Voluntourism has recently become a pretty hot topic in the world of development. In the last decade this phenomenon of combining travel and volunteering has increased largely in popularity. It has even gone so far as to create its own new form of vocabulary! “Ethical holiday, voluntourist, travel philanthropy” all encompass this same idea of traveling to a developing country, for a short-term vacation with some participation in a project. This is an opportunity for an individual, or group, to make the most of their vacation or time off by ‘doing good’, or ‘making a difference’.
The big question being asked today is, is voluntourism hurting or helping? These trips typically range from ten days, to three weeks in duration, however shorter and longer trips are available. The term voluntourism, however, tends to exclude any trip exceeding 4 weeks in length. While on these trips volunteers might partake in activities such as building homes, schools, working in orphanages and with underprivileged youth, or distributing food and or supplies.
Organizations that are facilitating these experiences are growing by the masses. Some that are well known include, Hero Holiday, Habitat for Humanity International, International Student Volunteers, Hands up Holiday, Volunteers Without Borders, and the list goes on and on! Ten day trips with these organizations typically run around $2000 to $4000, this coming straight from the volunteer to pay for resort accommodations, all inclusive food and excursions in the evening.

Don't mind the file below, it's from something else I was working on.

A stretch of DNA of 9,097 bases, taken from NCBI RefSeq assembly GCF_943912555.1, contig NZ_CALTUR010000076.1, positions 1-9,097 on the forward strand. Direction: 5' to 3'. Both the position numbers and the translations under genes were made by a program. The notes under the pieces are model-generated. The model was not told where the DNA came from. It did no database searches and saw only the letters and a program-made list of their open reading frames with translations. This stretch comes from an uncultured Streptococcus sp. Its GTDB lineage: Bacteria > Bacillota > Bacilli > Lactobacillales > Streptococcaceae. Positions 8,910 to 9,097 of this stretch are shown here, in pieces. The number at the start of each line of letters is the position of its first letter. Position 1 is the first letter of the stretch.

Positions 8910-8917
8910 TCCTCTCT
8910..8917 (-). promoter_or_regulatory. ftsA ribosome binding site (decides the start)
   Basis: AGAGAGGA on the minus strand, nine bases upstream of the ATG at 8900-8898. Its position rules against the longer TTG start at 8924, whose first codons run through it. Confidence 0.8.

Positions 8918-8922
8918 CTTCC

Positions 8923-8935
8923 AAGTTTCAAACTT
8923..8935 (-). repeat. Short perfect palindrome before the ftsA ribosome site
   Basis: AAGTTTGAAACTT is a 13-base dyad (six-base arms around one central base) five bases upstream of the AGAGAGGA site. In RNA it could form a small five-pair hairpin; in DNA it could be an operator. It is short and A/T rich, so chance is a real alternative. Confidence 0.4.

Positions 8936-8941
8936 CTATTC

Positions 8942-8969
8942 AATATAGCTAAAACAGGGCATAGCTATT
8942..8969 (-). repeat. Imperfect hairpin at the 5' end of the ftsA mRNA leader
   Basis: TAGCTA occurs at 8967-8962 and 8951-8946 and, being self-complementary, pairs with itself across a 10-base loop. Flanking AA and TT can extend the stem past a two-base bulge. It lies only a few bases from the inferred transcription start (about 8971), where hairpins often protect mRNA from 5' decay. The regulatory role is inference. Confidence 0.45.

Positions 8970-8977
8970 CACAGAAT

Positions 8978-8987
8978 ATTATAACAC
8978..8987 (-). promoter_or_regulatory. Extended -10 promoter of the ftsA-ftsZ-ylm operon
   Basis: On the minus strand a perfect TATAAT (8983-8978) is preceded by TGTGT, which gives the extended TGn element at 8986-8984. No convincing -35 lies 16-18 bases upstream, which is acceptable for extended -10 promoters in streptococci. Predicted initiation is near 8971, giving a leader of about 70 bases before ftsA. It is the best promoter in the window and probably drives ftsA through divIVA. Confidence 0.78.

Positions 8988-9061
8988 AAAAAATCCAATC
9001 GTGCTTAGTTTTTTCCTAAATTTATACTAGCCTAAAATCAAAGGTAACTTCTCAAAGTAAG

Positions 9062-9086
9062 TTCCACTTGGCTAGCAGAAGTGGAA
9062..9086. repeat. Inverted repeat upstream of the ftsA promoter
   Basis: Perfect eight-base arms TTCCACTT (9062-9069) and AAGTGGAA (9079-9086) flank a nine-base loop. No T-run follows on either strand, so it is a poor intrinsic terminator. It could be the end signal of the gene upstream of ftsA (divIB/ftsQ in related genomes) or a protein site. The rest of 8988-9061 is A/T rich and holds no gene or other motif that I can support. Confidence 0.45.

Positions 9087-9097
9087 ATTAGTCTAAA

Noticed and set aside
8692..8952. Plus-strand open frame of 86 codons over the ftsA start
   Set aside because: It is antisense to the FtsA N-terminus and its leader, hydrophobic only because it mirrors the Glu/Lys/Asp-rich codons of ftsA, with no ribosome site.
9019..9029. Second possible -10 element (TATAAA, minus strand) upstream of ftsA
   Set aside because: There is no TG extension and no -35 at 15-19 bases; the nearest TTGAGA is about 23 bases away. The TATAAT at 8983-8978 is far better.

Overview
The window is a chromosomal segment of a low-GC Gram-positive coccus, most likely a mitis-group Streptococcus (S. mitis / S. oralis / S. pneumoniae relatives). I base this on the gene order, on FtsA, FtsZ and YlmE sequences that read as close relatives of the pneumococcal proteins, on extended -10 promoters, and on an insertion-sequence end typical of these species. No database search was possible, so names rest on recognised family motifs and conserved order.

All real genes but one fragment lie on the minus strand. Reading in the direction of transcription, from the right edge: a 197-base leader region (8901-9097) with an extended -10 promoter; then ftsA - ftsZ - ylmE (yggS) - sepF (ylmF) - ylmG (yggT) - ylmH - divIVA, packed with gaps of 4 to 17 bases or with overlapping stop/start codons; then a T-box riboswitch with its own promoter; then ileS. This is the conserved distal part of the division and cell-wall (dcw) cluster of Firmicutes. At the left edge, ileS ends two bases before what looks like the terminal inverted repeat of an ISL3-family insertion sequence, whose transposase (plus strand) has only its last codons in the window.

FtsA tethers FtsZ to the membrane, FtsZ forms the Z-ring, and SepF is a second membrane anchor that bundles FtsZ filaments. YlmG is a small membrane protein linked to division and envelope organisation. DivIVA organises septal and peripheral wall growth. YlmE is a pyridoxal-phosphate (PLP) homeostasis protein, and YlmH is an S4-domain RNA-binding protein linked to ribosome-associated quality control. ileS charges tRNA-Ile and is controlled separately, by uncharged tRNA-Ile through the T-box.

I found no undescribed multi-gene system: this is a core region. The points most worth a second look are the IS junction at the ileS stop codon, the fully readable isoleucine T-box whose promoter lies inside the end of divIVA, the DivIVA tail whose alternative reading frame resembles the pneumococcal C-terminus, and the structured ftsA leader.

Voluntourism typically attracts individuals in high school, college or university. However this is not to say it is limited to the younger crowd, in fact several middle aged and retirees also embark on these trips. It provides people with the opportunity to travel, and to see a different part of the world. A great deal of people walk away from the experience saying things like “it was life changing” or “I found myself.”
So, what else makes these voluntourism vacations a good idea? Well, firstly they are perfect for people with busy schedules. A quick two weeks in the sun and you get to walk away with a rewarding feeling like you put your two weeks of vacation to good use. This experience can also transpire into further interest in development work, and inspiring friends, family and coworkers to look into how they can get involved. Speaking to others, hearing their stories, and having that intimate person -to-person experience can make an intense impact on the voluntourists. Not to mention that international experience is very attractive to employers and schools, what a great way to set yourself apart from the millions of applications received each year.